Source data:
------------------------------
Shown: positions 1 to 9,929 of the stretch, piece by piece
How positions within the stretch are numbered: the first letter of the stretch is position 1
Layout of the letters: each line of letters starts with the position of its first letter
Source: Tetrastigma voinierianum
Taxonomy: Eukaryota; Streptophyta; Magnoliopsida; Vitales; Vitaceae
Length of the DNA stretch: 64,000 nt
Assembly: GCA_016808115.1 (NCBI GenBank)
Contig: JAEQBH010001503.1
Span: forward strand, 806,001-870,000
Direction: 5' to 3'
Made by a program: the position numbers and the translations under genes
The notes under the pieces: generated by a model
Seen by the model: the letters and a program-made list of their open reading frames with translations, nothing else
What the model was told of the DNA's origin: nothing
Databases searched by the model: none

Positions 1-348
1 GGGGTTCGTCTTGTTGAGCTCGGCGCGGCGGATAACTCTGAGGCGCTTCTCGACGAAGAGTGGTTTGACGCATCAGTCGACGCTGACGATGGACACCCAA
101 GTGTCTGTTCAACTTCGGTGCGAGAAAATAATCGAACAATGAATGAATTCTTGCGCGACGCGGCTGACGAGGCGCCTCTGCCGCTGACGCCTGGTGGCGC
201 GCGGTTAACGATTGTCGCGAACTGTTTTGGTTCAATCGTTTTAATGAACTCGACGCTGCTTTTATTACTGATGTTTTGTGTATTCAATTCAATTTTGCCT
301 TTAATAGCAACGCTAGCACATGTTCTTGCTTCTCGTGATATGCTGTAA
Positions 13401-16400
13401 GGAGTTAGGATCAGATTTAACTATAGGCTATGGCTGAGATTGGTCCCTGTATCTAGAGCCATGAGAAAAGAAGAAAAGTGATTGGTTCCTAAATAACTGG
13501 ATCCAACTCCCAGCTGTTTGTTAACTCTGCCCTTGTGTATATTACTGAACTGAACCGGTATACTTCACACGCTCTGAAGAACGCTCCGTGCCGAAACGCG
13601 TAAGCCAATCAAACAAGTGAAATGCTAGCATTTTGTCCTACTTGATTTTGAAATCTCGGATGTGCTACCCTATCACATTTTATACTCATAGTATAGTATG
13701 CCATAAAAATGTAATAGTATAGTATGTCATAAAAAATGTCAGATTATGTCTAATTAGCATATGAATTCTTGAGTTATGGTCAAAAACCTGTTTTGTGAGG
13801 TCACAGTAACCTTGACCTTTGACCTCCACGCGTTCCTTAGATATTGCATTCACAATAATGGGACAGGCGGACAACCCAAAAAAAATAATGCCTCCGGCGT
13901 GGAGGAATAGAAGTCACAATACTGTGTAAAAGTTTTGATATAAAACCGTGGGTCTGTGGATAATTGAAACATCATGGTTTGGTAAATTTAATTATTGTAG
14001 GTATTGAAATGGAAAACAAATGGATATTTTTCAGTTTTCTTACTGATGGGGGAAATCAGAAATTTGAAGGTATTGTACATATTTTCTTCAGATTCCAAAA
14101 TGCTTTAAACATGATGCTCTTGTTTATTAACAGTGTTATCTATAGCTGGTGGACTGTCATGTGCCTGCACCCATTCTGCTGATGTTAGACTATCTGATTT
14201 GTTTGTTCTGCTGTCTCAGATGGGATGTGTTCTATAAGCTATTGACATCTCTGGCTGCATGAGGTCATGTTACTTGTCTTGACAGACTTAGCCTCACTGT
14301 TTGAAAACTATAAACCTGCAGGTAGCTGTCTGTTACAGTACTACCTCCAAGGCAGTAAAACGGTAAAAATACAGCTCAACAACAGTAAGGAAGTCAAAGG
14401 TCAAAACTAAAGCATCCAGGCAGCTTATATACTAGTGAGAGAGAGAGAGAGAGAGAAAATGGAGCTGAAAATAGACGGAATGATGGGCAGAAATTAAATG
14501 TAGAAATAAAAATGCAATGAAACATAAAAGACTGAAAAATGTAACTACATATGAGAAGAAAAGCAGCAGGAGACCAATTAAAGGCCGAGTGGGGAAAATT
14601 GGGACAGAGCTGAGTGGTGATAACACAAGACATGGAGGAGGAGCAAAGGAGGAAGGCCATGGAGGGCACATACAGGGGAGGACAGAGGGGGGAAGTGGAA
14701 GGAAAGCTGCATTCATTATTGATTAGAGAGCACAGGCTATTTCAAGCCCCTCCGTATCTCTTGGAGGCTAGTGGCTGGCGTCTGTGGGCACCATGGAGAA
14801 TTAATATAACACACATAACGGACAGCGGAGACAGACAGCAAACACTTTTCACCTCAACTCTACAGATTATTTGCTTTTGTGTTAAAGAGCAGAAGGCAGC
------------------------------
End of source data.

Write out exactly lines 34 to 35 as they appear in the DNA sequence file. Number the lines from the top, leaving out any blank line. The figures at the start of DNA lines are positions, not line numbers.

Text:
14601 GGGACAGAGCTGAGTGGTGATAACACAAGACATGGAGGAGGAGCAAAGGAGGAAGGCCATGGAGGGCACATACAGGGGAGGACAGAGGGGGGAAGTGGAA
14701 GGAAAGCTGCATTCATTATTGATTAGAGAGCACAGGCTATTTCAAGCCCCTCCGTATCTCTTGGAGGCTAGTGGCTGGCGTCTGTGGGCACCATGGAGAA